A few years ago I was running a workshop for a group of designers on sustainability, and I started to talk about the practice of planned obsolescence, the act of building intentional failures into products.
I explained how this approach had come into vogue in the industrial sector, post World War II, as a way to stimulate the economy, and that today, it is still pretty standard. At the time of this workshop, I was pretty obsessed with the evils of this technique and how it came to be.
One is the ever-lower prices consumers expect and demand.
In a classic ‘chicken and egg’ scenario, a competitive market drives producers to lower prices to entice customers, and at the same time, this conditions customers to expect lower prices, which in turn means that producers have to lower prices even further.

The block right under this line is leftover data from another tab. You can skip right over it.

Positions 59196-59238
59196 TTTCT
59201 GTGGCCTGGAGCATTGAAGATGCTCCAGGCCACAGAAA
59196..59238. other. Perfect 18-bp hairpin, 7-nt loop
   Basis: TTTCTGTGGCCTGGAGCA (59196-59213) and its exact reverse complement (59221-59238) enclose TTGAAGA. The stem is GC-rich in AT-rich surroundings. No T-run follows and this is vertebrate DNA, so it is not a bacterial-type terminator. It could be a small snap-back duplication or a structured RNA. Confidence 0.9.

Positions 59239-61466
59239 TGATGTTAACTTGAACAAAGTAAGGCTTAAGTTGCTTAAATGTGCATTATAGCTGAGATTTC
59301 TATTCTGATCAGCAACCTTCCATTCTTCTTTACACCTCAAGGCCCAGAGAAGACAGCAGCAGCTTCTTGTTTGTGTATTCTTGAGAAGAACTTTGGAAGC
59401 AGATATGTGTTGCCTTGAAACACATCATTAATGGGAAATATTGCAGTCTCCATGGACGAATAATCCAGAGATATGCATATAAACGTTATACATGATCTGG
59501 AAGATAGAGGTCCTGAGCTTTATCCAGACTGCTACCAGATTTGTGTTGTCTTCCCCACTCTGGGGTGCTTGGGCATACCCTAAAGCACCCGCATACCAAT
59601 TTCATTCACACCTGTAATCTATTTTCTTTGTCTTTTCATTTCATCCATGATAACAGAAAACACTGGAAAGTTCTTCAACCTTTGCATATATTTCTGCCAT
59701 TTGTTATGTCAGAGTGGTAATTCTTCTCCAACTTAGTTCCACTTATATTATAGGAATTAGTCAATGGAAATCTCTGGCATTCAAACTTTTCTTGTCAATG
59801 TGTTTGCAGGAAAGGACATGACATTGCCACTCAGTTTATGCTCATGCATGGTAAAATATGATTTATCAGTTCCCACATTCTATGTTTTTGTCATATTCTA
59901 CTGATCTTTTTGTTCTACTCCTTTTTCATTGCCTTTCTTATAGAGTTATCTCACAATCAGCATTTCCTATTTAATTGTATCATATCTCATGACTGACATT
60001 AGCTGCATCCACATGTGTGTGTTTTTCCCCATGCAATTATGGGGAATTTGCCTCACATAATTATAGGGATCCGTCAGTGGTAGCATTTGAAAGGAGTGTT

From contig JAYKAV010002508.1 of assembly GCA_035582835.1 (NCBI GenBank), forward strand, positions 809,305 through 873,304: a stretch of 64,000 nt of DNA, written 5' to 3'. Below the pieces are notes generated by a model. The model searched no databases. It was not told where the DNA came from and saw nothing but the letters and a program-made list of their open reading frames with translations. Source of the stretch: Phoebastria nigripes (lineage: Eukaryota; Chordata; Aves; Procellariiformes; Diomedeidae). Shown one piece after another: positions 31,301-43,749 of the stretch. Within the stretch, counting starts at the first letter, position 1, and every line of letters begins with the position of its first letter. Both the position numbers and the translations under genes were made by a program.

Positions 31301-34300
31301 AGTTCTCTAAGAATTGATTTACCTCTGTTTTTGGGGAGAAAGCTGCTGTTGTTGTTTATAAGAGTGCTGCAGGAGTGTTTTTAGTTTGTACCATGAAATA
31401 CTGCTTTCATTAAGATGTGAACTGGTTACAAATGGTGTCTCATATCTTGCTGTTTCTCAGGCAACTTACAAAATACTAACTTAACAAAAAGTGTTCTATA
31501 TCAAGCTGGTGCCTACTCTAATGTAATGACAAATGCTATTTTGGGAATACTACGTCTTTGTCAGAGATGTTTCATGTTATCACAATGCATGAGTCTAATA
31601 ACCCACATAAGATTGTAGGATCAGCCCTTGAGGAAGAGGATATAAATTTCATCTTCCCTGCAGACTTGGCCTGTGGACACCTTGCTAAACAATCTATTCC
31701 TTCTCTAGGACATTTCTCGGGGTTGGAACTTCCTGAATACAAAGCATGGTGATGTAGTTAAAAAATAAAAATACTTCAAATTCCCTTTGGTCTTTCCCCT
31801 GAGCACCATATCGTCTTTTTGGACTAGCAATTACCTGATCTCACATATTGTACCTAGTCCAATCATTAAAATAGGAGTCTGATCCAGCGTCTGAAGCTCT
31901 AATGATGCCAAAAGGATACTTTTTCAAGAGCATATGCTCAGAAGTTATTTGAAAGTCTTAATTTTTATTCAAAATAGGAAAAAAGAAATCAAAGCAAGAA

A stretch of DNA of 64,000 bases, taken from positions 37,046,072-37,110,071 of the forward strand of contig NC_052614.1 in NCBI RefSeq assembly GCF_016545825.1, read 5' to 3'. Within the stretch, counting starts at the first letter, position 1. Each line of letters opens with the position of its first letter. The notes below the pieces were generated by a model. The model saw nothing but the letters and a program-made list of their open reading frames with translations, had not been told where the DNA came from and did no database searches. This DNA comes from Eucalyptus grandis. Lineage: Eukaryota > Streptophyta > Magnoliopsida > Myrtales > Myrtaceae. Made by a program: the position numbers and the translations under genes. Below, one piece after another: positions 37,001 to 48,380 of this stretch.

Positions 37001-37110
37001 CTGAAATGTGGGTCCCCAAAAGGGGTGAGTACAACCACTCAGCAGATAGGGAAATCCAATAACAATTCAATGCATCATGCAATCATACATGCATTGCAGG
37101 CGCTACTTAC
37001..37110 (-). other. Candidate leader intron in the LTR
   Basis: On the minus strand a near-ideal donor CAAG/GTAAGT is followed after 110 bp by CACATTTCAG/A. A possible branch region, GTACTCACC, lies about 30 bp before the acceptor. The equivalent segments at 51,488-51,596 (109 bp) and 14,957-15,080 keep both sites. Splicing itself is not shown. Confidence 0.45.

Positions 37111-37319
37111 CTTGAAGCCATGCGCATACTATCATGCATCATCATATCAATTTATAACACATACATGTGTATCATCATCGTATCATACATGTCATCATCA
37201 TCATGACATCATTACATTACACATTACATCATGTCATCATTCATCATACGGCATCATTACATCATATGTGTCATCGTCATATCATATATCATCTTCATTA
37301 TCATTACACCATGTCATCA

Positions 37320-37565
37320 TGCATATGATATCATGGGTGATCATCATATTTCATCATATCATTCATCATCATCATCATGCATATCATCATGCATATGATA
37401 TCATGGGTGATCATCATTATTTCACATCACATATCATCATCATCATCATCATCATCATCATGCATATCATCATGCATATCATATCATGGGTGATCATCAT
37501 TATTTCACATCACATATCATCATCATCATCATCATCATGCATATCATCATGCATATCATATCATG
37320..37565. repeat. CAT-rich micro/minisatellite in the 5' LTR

Their prying work has discovered that the “overall device construction limits further repair options”.Electronic trash, or e-waste, is rapidly becoming a catastrophic problem.To understand how we ended up in this alarming predicament, Slade recounts the fascinating history of American consumer culture and the engineering of our "throw-away ethic." Quoting an eye-opening array of primary sources, he exposes the strategies of obsolescence, first explicating the techniques companies have used to stimulate perpetual dissatisfaction with the old and desire for the new, thus engendering "psychological obsolescence." Next, he meticulously documents the establishment of the much more diabolical "planned obsolescence," the deliberate use of poor-quality materials to create a product's built-in "death date." Along the way, Slade portrays seminal inventors, advertisers, moguls, and their critics, while relating hard-to-believe stories about the machinations of such marketplace powerhouses as the automotive and communications industries.But Slade's lively, insightful look at a pervasive aspect of America's economy and culture make this book a keeper. Americans threw out 315 million computers in 2004, and 100 million cell phones in 2005.Copyright © Reed Business Information, a division of Reed Elsevier Inc. Most were still usable, and all contain permanent biological toxins (PBTs).